She spearheaded the establishment of the All India Handicrafts Board and served as the inaugural chairperson of The Crafts Council of India.

Collaborating with visionaries like Ms. Aileen Osborn Vanderbilt Webb, she co-founded the World Crafts Council in 1964 and served as its Vice-President, before assuming the presidency of the World Crafts Council, Asia-Pacific Region from 1976 to 1979. Her enduring legacy continues to inspire generations, epitomizing the indomitable spirit of India's cultural resurgence.

From the inception of the National School of Drama and the Sangeet Natak Akademi to the establishment of the Central Cottage Industries Emporium and the Crafts Council of India, her vision catalyzed the growth of these cultural bastions. Emphasizing the pivotal role of handicrafts and grassroots cooperative movements in fostering social and economic empowerment, Smt. Kamaladevi fearlessly confronted opposition from entrenched power centers, both pre- and post-independence. Her unwavering commitment to the cause earned her accolades such as the Sangeet Natak Academy Fellowship in 1974, the Padma Bhushan in 1955, and the Padma Vibhushan in 1987, recognizing her unparalleled contributions to India's cultural heritage.

Ms. Margaret Merwin Patch
Founding Member, WCC AISBL, 1964

Ms. Margaret Merwin Patch (1894-1987) was a distinguished arts administrator whose influence spanned across Massachusetts, Florida, and beyond. Born in Bloomington, Illinois in 1894, Ms. Margaret pursued her passion for the arts from an early age. After graduating from Illinois Wesleyan University in 1915, she furthered her education at the University of Chicago Graduate School of Commerce and Administration, and later at the London School of Economics while living in London.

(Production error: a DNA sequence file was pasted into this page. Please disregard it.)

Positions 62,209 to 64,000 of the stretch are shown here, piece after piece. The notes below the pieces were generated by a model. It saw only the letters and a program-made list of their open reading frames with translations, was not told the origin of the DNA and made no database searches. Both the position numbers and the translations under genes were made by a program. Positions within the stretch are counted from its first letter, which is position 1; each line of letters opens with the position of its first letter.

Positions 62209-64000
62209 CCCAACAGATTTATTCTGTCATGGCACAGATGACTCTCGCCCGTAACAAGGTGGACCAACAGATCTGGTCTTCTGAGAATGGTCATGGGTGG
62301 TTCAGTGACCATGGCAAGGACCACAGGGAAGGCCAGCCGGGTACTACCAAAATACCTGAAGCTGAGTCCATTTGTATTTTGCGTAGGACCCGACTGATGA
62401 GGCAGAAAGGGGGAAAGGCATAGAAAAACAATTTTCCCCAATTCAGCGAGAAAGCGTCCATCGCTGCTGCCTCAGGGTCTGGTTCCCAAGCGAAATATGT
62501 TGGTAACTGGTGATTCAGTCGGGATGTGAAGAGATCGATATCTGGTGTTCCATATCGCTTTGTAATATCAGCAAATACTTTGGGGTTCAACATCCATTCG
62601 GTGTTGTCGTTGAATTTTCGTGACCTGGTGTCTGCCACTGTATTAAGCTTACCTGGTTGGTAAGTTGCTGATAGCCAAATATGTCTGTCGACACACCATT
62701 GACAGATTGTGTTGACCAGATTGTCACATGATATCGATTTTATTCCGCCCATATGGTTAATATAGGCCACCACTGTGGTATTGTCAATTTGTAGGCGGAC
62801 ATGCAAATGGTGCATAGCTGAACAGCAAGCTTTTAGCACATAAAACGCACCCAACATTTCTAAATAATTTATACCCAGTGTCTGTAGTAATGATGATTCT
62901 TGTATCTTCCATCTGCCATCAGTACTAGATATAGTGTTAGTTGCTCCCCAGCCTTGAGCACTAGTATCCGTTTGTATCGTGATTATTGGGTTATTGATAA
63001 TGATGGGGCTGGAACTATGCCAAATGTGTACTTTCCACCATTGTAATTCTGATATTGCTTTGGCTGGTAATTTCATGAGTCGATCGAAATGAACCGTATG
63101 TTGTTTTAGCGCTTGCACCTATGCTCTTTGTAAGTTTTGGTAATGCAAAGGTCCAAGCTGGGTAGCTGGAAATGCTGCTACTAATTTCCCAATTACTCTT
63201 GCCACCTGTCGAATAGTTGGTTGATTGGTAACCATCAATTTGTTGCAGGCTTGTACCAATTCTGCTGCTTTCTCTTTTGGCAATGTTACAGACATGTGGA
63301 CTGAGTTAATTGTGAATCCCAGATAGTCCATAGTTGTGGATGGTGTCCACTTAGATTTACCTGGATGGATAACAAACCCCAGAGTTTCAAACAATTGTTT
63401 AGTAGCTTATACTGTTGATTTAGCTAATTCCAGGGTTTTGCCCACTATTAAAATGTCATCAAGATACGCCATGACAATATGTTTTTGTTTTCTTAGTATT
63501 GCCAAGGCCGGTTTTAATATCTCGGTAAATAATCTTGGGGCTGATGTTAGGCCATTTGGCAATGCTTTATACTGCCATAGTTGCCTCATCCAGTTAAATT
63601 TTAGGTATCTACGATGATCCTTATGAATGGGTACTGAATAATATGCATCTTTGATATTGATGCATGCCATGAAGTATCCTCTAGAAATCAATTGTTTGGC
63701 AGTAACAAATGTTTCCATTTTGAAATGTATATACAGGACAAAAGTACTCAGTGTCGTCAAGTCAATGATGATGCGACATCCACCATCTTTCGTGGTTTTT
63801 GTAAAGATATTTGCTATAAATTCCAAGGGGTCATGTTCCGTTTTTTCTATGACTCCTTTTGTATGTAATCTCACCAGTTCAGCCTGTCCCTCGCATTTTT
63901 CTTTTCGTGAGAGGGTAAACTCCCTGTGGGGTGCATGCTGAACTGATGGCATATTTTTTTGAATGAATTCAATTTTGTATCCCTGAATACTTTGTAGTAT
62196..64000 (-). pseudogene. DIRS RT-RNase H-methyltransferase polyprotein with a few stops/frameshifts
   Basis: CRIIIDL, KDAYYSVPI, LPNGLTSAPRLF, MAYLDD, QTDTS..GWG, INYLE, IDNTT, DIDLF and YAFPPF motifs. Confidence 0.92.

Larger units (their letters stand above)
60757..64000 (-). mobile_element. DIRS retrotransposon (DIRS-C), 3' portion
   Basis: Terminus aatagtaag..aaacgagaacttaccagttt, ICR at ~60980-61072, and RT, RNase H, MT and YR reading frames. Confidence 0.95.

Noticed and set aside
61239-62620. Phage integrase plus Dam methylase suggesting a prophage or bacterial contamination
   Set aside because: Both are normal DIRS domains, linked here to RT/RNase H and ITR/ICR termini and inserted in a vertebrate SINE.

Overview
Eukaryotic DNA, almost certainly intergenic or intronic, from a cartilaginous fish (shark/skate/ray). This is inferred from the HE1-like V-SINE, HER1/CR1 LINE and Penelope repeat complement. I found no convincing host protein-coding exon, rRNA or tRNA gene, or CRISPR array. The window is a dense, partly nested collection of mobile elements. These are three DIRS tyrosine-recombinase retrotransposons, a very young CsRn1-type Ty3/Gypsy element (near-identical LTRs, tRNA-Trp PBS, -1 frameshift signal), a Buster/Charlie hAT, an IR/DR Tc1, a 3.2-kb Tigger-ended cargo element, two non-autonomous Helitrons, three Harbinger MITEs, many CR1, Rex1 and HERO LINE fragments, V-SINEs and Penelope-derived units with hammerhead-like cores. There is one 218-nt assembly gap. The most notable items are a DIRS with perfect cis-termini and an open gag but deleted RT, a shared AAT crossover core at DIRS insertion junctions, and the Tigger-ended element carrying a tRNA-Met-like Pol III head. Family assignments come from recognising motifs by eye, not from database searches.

In the early 1920s, Ms. Margaret established Merwin-Davis Statistical Reports and Charts, a pioneering company specializing in statistical graphic design. Her entrepreneurial spirit and creative acumen propelled her to new heights, leading her to become a special consultant to the National Broadcasting Company in New York City and to pursue studies in painting at the Cranbrook Academy of Art in Michigan.

Throughout her life, Ms. Margaret's commitment to arts administration remained unwavering. From her role as art chairman of the Women's Club of Shelburne Falls, Massachusetts, to her involvement with organizations such as the American Craftsmen's Council and the Shelburne Falls Craft Center, Ms. Margaret tirelessly championed the promotion and preservation of local crafts and artistic endeavors.

Ms. Margaret's global impact was particularly notable through her affiliation with the American Craftsmen's Council, which paved the way for her involvement in the establishment of the World Crafts Council in 1964. Her collaborative efforts with colleague Ms. Aileen Osborn Patch laid the groundwork for international crafts conferences and cultural assemblies sponsored by the World Crafts Council, leaving an enduring legacy in the realm of arts and culture.

Ms. Margaret Merwin Patch's dedication to the arts continued until her passing in 1988, leaving behind a profound legacy of advocacy, innovation, and cultural enrichment that continues to inspire generations of arts administrators and enthusiasts worldwide.

Ms. Margaret M. Patch's significant contributions to the World Crafts Council AISBL are underscored by her extensive work and research in the field of African crafts. In 1961, Ms. Patch embarked on a comprehensive journey spanning 17 African countries, meticulously analyzing the state of African craftsmanship. The resulting report, divided into 11 detailed sections, offered a comprehensive overview of her findings, including insights into craft education, work products, marketing strategies, and the various individuals and organizations involved in the craft sector across Africa.

During her journey, Ms. Patch diligently documented her experiences through correspondence, photographs, and handwritten notes. Her letters, spanning from January to July 1969, provide a glimpse into the intricacies of her Africa trip, including discussions with officials from the US Embassy in Uganda and specialists in Madagascar. Additionally, photographs capturing Ms. Patch's interactions with locals during her travels serve as visual testimony to her immersive approach to research.

Ms. Patch's seminal work on African crafts did not go unnoticed. Her trip report was prepared for publication in various formats, including versions intended for Craft Horizons and UNESCO. Furthermore, her contributions were commemorated in tributes by esteemed figures such as Rose Slivka and James Plaut, further cementing her legacy as a pioneering force in the field of crafts. Through her dedication to research, documentation, and advocacy, Ms. Margaret M. Patch left an indelible mark on the global crafts community, embodying the ethos of exploration, collaboration, and cultural preservation.